Chemical Injuries to the Eye
Teresa Spohnholz
Ophthalmic Medical Technology Student College of Health Professions
University of Arkansas for Medical Sciences

Case Report

A 70 year old male presents in 2010 with mild epiphora, foreign body sensation, and some discomfort to his right eye due to an alkali burn when he was fifteen years old. On exam his best corrected visual acuity was count fingers with eccentric viewing at one foot in the right eye and 20/20 in the left eye. Intraocular pressure readings were 28mm of Hg in the right eye and 20mm of Hg in the left eye. In addition to his alkali burn, his past ocular history was remarkable in the right eye for three failed penetrating keratoplasties (PK), cataract extraction with intraocular lens, and a glaucoma shunt. Slit lamp examination revealed in the right eye a failed graft with complete pannus, corneal scarring with large central band keratopathy, neovascularization, and a tube shunt in the anterior chamber. All structures in the left eye were noted as normal. Topical eye medications being used in the right eye were two drops of prednisolone as needed, one drop of timolol daily, and erythromycin ointment to be applied four times a day.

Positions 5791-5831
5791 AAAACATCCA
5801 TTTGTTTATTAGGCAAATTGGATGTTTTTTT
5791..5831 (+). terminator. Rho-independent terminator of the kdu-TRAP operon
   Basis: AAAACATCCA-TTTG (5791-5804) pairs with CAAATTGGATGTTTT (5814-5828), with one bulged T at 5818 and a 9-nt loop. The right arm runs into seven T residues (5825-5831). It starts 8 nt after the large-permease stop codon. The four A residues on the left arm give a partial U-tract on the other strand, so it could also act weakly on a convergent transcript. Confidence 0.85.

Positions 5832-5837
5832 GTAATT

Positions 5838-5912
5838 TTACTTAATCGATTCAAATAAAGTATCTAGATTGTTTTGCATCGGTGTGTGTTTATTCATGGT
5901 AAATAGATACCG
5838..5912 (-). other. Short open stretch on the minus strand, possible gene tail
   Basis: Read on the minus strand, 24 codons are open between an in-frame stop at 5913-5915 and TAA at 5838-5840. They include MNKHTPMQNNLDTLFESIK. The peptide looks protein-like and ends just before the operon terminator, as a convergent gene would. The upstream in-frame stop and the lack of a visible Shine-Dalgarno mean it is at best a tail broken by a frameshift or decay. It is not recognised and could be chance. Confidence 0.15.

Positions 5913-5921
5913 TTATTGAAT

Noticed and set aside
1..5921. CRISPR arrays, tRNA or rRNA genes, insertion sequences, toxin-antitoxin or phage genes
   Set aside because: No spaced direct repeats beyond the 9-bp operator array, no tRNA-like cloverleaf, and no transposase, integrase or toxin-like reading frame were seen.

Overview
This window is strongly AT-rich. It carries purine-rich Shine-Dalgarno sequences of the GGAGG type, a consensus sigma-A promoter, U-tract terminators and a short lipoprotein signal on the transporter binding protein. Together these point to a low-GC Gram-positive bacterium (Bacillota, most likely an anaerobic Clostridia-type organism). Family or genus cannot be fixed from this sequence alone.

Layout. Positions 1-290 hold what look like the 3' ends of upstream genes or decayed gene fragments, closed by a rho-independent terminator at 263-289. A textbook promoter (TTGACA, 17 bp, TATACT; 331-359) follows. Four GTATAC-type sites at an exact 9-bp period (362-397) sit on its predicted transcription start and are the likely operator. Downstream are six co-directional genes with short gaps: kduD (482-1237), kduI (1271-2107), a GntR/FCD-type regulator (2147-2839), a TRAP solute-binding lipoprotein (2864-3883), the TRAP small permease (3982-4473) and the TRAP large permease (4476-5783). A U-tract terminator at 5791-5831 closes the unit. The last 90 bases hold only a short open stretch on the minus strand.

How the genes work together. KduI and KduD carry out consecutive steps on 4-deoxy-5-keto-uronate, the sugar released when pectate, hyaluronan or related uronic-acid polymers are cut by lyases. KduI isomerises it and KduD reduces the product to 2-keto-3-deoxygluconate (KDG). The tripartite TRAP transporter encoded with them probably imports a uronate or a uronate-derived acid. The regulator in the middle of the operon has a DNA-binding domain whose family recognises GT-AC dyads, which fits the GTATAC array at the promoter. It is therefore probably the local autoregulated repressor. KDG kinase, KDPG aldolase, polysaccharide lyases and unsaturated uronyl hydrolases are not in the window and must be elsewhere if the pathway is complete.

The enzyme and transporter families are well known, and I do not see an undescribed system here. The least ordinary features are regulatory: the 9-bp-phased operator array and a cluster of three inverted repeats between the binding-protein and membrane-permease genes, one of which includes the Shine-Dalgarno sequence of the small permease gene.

After several follow up appointments and worsening vision to hand motion OD, the patient underwent a repeat PK and concurrent conjunctival-limbal autograft from the left eye to provide stem cells for the right eye. His post-operative course was notable for persistent epithelial defect, presumably due to insufficient stem cells. This is a typical scenario for patients with chemical eye injuries. This paper will address the clinical features and management of such injuries.

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